"We find school teachers are incredible as after-school instructors," said Glaze. She said district teachers can help make the course consistent with the students' schoolwork, and they know the students.

In Laredo, the district uses campus technology trainers, Limon said. These instructors also train classroom teachers to integrate technology in the classroom, so they know how technology is used in the students' regular classes.

In Texas, Glaze said TechKnow is funded by Dell, and a variety of private individuals and foundations. In 2004, TechKnow will take on a new partner to help fund and expand the program in Texas and will no longer use two-year grants.

"We're moving to a new model," said Glaze. "In Texas, that model is a partnership with the Texas Computer Education Association (TCEA). TCEA is the largest organization in the state of Texas that is a nonprofit, nongovernmental entity that is committed to integrating technology into the classroom."

TCEA will oversee the application process and coordinate the expansion of the program in Texas, and will provide monetary help for selected districts.

"TCEA will help with administrative funding," said Glaze. Those expenses can include paying teachers or paying for snacks or transportation.

"Typically the schools have had to underwrite that themselves," said Glaze. "But the TCEA/Dell partnership will be able to help with that funding."

In the middle
Dell and TCEA will select the school districts that will offer the program, and the districts will choose which students participate.

Glaze said TechKnow targets middle-school students who are eligible for free and reduced-price lunch programs.

"Statistics show that those students don't have the same access to technology as families with higher incomes," Glaze said. "Typically, the statistics for Dell TechKnow show 80 to 90 percent of the students have been African-American or Hispanic."

Glaze said the program targets middle-school children because those students are open to learning technology, and for some students, waiting until high school may be too late.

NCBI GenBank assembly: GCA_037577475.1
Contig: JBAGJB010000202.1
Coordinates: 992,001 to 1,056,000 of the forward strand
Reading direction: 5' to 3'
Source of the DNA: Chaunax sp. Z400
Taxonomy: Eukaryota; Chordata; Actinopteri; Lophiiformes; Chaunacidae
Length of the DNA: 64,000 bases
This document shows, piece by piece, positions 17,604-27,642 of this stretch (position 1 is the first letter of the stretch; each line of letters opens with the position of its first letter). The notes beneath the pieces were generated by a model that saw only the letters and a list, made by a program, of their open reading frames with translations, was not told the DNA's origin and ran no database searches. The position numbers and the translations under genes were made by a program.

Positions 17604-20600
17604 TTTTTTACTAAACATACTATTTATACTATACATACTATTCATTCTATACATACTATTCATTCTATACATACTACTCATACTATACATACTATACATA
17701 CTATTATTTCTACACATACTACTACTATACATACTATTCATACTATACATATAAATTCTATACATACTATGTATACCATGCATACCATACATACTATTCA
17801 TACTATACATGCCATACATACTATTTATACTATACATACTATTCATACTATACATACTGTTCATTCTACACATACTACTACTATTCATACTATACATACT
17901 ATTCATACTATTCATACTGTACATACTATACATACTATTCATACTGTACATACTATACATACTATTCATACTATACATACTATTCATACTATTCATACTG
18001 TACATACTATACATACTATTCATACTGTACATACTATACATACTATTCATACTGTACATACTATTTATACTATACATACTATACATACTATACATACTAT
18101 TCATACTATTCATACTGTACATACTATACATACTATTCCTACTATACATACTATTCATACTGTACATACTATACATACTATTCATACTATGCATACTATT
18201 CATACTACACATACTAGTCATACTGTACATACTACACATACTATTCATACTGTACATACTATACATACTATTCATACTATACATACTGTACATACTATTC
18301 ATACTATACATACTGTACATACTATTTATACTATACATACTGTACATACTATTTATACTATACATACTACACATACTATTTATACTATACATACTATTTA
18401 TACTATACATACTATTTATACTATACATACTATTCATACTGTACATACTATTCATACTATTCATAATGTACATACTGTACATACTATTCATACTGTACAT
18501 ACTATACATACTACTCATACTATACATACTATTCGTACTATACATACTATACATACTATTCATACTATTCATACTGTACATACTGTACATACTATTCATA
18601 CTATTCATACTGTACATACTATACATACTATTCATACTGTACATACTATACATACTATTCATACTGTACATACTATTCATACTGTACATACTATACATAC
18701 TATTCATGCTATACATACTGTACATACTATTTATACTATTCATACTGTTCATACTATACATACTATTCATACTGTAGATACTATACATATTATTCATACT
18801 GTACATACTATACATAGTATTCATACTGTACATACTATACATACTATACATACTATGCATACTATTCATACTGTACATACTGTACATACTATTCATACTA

"In middle school, for many low-income and at-risk students, that's when they make the decision as to whether high school is relevant in their lives," she said.

Limon said the class helps students focus their high school efforts toward either academic or vocational studies and helps them develop skills such as attending class regularly, staying on task and adhering to an academic curriculum.

"This is molding the students for future endeavors in high school," Limon said.

He said the program also gives students confidence. Meyer said the small setting of the class is a plus.

"One-on-one mentoring experiences are very helpful to middle school students," he said. "I think that's an important time to address--to help with the transition from what's a pretty nurtured environment in elementary to a much less nurturing environment in high school."

Jump on board
School districts interested in participating in the program can apply online through April 15 at www.tcea.org/delltechknow. Dell will announce selected districts in May, and schools can have the program up and running as early as fall 2004. Glaze said Dell will select eight to 10 schools, depending on how much funding the program has from contributors by the time the company selects participants.

Glaze said interested school districts should serve a large population of low-income students and be able to establish and sustain the program with community partnerships.

"TechKnow is more than just a tech class," she said. "It's about inspiring low-income and middle school students to think differently about their world. It's very empowering for them."

Suzanne Staton